This Article Originally Appeared on Forbes.com
Many on the left have long viewed hydraulic fracturing and low natural gas prices as a threat to their zero-carbon utopia. Affordable, clean burning natural gas not only undermines the economics of solar and wind, but also the justification for these fickle sources of energy.
Last winter, New York and a handful of other Northeast states announced they were going to sue the Environmental Protection Agency (EPA) to force stricter methane regulations. The New York Attorney General wrote:
"EPA has found that the impacts of climate change caused by methane include “increased air and ocean temperatures, changes in precipitation patterns, melting and thawing of global glaciers and ice, increasingly severe weather events-such as hurricanes of greater intensity-and sea level rise.” In 2009, EPA determined that methane and other greenhouse gases endanger the public’s health and welfare."
"The EPA’s decision not to directly address the emissions of methane from oil and natural gas operations-including hydrofracking-leaves almost 95% of these emissions uncontrolled."
It appears that these radical actors, New York is one of a few states that bans hydraulic fracturing, have the ear of our government. Included in the State Department’s just released 2014 Climate Action Report is a call for an interagency methane strategy and all but announces future EPA methane regulations:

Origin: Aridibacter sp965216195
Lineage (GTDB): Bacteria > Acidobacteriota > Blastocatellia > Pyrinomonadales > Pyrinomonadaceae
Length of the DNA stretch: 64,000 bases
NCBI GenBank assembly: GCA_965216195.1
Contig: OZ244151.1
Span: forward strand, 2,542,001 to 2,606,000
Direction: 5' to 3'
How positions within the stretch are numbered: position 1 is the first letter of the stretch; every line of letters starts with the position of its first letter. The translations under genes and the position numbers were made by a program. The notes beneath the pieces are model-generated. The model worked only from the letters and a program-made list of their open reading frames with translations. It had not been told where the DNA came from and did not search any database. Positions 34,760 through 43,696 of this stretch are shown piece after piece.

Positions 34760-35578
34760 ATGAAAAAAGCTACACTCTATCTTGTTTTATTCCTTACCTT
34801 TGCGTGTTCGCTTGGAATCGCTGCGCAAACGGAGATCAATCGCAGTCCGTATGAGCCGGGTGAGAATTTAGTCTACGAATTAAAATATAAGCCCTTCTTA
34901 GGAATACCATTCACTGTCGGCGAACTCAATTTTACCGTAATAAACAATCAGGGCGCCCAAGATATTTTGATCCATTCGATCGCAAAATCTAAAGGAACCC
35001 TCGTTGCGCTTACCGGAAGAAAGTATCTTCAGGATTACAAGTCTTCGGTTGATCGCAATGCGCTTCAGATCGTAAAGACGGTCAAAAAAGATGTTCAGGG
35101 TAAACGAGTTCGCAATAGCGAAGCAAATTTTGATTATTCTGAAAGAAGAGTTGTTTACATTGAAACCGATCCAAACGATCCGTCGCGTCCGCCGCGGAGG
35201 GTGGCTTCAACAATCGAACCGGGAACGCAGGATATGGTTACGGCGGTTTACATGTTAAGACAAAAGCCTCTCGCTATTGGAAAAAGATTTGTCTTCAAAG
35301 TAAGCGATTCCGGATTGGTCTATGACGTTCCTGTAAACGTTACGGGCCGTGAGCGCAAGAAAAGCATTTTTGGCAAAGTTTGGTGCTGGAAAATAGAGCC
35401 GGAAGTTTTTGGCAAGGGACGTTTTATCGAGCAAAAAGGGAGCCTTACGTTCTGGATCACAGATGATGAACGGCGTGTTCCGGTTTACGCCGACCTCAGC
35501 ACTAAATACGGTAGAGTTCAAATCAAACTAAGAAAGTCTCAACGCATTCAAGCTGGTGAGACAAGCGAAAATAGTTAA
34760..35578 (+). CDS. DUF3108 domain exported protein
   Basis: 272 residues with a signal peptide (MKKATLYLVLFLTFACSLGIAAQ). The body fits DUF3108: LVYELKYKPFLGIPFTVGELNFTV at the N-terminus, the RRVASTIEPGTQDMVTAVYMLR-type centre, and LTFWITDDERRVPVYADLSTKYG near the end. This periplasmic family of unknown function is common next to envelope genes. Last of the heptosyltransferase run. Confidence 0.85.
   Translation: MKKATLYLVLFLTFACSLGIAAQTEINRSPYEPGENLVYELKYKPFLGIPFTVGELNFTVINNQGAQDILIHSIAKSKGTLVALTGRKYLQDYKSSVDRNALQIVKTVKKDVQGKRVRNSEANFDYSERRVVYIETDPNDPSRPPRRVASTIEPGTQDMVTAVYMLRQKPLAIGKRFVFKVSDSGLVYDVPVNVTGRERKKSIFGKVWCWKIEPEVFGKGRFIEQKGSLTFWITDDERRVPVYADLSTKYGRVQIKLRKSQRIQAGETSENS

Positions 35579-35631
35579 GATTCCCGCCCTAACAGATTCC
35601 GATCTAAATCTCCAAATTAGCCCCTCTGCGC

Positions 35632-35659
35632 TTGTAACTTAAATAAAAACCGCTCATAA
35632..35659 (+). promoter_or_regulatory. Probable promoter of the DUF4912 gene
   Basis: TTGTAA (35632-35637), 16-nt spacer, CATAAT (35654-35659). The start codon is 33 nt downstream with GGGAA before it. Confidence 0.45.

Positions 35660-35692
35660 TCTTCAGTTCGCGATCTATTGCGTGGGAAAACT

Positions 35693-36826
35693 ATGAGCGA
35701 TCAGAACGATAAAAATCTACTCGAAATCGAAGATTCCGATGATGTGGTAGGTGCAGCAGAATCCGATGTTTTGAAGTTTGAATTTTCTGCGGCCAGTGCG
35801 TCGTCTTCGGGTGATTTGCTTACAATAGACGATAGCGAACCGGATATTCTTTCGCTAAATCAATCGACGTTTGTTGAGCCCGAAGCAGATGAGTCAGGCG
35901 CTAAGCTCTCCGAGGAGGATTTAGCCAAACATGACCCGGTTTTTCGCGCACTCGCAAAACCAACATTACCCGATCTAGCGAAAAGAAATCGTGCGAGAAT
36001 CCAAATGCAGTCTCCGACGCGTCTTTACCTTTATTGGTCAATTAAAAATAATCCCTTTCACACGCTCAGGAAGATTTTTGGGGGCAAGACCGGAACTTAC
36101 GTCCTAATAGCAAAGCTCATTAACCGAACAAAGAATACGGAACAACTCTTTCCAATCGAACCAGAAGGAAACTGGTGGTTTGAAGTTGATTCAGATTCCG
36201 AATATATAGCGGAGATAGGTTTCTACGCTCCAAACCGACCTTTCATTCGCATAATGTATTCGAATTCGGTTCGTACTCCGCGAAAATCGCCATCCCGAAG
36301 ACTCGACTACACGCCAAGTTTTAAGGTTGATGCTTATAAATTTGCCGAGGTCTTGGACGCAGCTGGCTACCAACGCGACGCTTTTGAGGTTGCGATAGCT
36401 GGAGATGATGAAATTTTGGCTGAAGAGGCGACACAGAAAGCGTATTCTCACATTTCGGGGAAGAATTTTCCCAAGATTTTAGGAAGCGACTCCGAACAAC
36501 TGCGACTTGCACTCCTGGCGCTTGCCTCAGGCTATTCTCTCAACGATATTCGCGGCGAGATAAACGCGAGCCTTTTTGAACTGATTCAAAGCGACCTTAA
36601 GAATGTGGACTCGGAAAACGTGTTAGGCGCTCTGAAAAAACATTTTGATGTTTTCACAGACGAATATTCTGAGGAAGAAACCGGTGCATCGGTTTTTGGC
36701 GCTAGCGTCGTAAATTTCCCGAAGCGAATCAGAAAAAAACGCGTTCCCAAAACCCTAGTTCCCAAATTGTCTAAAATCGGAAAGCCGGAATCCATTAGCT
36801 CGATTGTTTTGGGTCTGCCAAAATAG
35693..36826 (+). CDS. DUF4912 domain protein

"Methane emissions will be addressed by developing a 40 comprehensive, interagency methane strategy, focusing on assessing current emissions data, 41 addressing data gaps, identifying technologies and best practices for reducing emissions, and 42 identifying existing authorities and incentive-based opportunities to reduce methane emissions."
Luckily for the EPA and State Department, a new study by the University of Texas and the Environmental Defense Fund (EDF) revealed that methane emissions associated with natural gas production are far less than previously thought. EDF, an organization that is often critical of the oil and natural gas industry, calculated that average emissions were almost 50 times lower than EPA estimates.